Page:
Unfortunately, there is still a lot to learn about the physiology of ASMR and the true effectiveness of ASMR for medical disorders.  That is why the mission of this website is to promote the awareness, understanding, and research of ASMR.

Learn more about ASMR:

  • History: when and how did the world discover ASMR?
  • Origin Theory: why and how do people experience ASMR?
  • Science: what has research discovered about ASMR?
  • Art: how do artists express ASMR?
  • Testimonials: how do others describe their ASMR?

Contribute to the Understanding of ASMR:

For the complete list of ASMR topics on this website:

Website mission: to increase the awareness, understanding, and research of the Art and Science of Autonomous Sensory Meridian Response. (How to cite)

Website founder: Dr. Richard (AboutContact)

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20 thoughts on “What is ASMR?

  1. I’ve had this my whole life. I was ecstatic to find there was a name for it and other people that might understand it! I love it but it also bothers me when I can’t stay awake in a library or even a store sometimes if there is a trigger sound near me. I have slept through much of school and fallen asleep on the job (usually during breaks) from work environment sounds since my first job. I keep reading about the great side of ASMR but there is also this annoying one. I probably wouldn’t trade it in though!

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    • Have you ever undergone a sleep study? I suspect you have narcolepsy, as I do. Have a night time sleep study followed directly by a daytime sleep study. This is the only way to determine whether or not you have narcolepsy. Do not waste money having either of these done without the other as it will not lead to any conclusion as to whether or not you are narcoleptic. Often when only a night time sleep study is done and some sort of disturbance is found, it is assumed that this is the only cause of the symptoms. This is not necessarily true as day time narcoleptic symptoms are in no way influenced by night time sleep quality or duration. Although I often suffer from insomnia as most narcoleptics do, my night time sleep study showed no disturbances over a full 8 hours of sleep. During my daytime sleep study which proceeding directly after, my average daytime sleep onset latency was 3.2 minutes. This is the time between lying down with eyes closing to clinically asleep, recorded during several trials throughout the day in which I was made to sit up out of bed and remain awake for 2 hours prior to being told to lie down with my eyes closed until falling asleep, then being woken after 15 minutes of sleep. My results were extreme. But anyone who can fall asleep in less than 5 minutes has narcolepsy. Many people believe that they can and have done so, however, with the exception of extreme sleep deprivation, similar to POWs and other torture victims, this is just not the case unless he person is narcoleptic. Other sleep disorders, such as apnea or restless leg, will not result in the level of sleep deprivation necessary to produce a 5 minute or less daytime sleep onset latency. Narcolepsy is the only disorder that will do so. There are also REM sleep abnormalities experienced by narcoleptics which can be found during such a sleep study. I hope that helps. There isn’t much that can be done for narcolepsy. There are prescription drugs that may help. But for me, being diagnosed was most beneficial in that it gave an explanation for my behavior that at least some people could understand, as opposed to having people viewing your behavior as irresponsible, rude, lazy, etc.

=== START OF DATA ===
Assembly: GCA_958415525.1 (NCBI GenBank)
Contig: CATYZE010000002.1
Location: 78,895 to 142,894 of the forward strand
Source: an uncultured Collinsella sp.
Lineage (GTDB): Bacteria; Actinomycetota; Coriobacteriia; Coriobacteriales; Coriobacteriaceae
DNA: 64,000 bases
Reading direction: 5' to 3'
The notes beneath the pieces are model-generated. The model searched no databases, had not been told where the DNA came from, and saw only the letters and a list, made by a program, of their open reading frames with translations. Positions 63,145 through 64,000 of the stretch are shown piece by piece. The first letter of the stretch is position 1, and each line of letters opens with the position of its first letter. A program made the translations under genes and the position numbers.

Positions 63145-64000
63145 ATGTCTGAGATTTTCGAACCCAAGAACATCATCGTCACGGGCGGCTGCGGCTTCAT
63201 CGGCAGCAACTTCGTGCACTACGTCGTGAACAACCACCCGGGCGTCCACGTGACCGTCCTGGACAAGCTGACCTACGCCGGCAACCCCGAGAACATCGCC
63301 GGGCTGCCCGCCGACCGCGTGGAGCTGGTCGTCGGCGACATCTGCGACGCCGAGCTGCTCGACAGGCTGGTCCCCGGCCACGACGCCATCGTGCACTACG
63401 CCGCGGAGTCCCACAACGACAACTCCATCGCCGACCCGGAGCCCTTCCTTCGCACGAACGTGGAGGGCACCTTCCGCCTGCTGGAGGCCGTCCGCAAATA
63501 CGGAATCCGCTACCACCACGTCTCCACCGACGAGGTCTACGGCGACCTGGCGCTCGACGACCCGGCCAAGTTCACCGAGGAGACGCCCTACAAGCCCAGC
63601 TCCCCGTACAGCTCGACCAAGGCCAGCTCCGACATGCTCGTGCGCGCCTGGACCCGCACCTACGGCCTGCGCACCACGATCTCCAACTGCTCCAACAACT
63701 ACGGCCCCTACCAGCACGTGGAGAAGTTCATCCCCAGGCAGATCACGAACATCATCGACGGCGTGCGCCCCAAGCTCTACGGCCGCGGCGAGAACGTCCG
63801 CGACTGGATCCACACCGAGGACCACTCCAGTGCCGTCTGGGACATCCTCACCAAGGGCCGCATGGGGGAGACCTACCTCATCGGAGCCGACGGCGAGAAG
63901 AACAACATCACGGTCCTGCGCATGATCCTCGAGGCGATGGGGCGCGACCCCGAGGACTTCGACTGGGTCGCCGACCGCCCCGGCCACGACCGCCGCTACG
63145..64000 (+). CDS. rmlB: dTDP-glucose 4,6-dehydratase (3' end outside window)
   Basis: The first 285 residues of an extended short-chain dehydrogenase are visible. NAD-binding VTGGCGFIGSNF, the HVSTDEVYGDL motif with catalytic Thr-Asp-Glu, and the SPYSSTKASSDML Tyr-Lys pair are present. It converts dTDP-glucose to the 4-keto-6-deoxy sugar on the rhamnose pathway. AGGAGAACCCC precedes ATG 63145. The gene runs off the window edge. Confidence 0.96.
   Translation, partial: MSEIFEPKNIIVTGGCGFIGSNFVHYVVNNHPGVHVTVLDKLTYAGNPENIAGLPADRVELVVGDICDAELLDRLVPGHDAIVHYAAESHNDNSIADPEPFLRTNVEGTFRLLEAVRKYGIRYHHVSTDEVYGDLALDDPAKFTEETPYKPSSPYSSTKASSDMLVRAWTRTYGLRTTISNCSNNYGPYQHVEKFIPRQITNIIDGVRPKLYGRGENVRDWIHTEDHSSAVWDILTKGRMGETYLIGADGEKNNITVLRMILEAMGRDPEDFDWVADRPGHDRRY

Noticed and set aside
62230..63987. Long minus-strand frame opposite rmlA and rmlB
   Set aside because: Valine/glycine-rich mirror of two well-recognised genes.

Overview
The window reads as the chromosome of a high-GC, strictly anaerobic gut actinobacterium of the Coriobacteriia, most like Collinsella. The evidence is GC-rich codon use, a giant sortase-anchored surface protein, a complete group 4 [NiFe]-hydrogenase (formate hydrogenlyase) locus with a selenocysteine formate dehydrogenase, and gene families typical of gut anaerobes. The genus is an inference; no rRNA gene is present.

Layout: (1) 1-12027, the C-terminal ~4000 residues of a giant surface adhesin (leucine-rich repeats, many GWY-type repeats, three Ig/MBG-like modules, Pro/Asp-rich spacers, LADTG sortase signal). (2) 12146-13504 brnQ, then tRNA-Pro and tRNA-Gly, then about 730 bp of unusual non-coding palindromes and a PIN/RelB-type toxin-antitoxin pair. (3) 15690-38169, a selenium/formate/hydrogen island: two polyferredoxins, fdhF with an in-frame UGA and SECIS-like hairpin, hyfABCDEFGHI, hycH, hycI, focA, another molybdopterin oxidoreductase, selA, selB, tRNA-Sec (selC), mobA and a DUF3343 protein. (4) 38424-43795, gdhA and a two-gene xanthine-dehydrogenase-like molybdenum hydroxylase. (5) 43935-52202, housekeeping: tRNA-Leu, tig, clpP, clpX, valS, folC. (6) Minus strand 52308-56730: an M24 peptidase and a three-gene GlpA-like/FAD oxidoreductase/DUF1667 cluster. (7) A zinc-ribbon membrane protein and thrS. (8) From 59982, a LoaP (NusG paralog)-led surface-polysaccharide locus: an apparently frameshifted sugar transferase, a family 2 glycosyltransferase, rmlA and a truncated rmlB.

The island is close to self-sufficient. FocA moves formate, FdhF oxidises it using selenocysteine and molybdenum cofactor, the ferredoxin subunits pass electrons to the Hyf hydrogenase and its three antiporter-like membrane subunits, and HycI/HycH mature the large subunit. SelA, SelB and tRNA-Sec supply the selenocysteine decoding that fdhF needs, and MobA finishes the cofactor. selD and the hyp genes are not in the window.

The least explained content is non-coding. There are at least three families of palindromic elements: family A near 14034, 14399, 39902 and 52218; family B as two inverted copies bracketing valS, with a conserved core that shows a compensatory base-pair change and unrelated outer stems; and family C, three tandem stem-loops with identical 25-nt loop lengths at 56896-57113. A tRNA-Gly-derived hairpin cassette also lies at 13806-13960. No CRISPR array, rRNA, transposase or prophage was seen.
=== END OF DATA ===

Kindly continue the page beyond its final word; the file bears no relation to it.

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  2. Wow, this actually has a name!! I’ve been experiencing this every since I was a little girl – I respond to all three triggers. I always wondered what this was and it just never occurred to me that other people might be experiencing what I did (in particular, the auditory and visual triggers). These experiences are so unbelievably pleasant and ultra-relaxing. Trance-like, out-of-body even…I just go to another place. I have a vague recollection of trying to describe what I was feeling to friends throughout my childhood and just beyond and they had no idea what I was talking about/looked at me like I was a little out there. So I’ve considered it a uniquely personal experience up until now. Very cool! I’ve got some research to do and some amazing relaxing videos to watch.

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  3. I’ve had head tingles for years, most commonly when sitting with sunshine hitting my back. But sometimes when there is no sunshine – so I’m going to have to start paying attention to possible auditory triggers. Neat!